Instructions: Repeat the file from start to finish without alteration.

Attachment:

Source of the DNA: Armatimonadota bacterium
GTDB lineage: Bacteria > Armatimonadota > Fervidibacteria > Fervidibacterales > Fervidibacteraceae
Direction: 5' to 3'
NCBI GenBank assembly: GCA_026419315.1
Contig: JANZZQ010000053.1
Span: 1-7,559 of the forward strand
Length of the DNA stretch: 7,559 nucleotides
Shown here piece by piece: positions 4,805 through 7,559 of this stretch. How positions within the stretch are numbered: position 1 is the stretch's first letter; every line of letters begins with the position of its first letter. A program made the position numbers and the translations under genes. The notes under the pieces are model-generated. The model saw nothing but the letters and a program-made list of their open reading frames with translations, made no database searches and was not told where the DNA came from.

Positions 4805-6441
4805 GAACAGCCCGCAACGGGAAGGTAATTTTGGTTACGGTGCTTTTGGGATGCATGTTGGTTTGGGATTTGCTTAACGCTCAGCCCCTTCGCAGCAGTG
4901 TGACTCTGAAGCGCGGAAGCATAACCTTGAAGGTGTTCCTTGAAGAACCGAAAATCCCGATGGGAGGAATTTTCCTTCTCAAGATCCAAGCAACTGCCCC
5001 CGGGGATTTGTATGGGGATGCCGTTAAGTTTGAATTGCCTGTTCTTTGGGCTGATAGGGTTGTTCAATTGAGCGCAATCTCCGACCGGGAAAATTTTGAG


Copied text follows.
Source of the DNA: Armatimonadota bacterium
GTDB lineage: Bacteria > Armatimonadota > Fervidibacteria > Fervidibacterales > Fervidibacteraceae
Direction: 5' to 3'
NCBI GenBank assembly: GCA_026419315.1
Contig: JANZZQ010000053.1
Span: 1-7,559 of the forward strand
Length of the DNA stretch: 7,559 nucleotides
Shown here piece by piece: positions 4,805 through 7,559 of this stretch. How positions within the stretch are numbered: position 1 is the stretch's first letter; every line of letters begins with the position of its first letter. A program made the position numbers and the translations under genes. The notes under the pieces are model-generated. The model saw nothing but the letters and a program-made list of their open reading frames with translations, made no database searches and was not told where the DNA came from.

Positions 4805-6441
4805 GAACAGCCCGCAACGGGAAGGTAATTTTGGTTACGGTGCTTTTGGGATGCATGTTGGTTTGGGATTTGCTTAACGCTCAGCCCCTTCGCAGCAGTG
4901 TGACTCTGAAGCGCGGAAGCATAACCTTGAAGGTGTTCCTTGAAGAACCGAAAATCCCGATGGGAGGAATTTTCCTTCTCAAGATCCAAGCAACTGCCCC
5001 CGGGGATTTGTATGGGGATGCCGTTAAGTTTGAATTGCCTGTTCTTTGGGCTGATAGGGTTGTTCAATTGAGCGCAATCTCCGACCGGGAAAATTTTGAG